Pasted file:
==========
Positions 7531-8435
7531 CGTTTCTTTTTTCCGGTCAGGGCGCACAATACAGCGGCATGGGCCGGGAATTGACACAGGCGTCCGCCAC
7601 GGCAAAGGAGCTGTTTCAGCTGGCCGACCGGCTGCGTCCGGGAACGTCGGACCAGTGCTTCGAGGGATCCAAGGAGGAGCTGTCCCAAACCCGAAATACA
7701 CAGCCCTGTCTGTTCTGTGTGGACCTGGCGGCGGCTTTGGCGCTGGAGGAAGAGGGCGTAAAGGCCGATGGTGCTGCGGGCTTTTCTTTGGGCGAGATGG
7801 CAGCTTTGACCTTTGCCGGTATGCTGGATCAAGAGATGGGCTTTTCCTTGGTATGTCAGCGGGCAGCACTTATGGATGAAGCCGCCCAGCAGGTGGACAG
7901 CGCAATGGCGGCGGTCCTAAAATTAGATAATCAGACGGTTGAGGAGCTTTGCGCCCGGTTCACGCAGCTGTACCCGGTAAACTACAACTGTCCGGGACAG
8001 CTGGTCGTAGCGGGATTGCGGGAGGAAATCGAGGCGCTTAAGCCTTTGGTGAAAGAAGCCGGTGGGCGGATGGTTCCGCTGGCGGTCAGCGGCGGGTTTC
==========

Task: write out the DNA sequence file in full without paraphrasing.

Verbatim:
Positions 7531-8435
7531 CGTTTCTTTTTTCCGGTCAGGGCGCACAATACAGCGGCATGGGCCGGGAATTGACACAGGCGTCCGCCAC
7601 GGCAAAGGAGCTGTTTCAGCTGGCCGACCGGCTGCGTCCGGGAACGTCGGACCAGTGCTTCGAGGGATCCAAGGAGGAGCTGTCCCAAACCCGAAATACA
7701 CAGCCCTGTCTGTTCTGTGTGGACCTGGCGGCGGCTTTGGCGCTGGAGGAAGAGGGCGTAAAGGCCGATGGTGCTGCGGGCTTTTCTTTGGGCGAGATGG
7801 CAGCTTTGACCTTTGCCGGTATGCTGGATCAAGAGATGGGCTTTTCCTTGGTATGTCAGCGGGCAGCACTTATGGATGAAGCCGCCCAGCAGGTGGACAG
7901 CGCAATGGCGGCGGTCCTAAAATTAGATAATCAGACGGTTGAGGAGCTTTGCGCCCGGTTCACGCAGCTGTACCCGGTAAACTACAACTGTCCGGGACAG
8001 CTGGTCGTAGCGGGATTGCGGGAGGAAATCGAGGCGCTTAAGCCTTTGGTGAAAGAAGCCGGTGGGCGGATGGTTCCGCTGGCGGTCAGCGGCGGGTTTC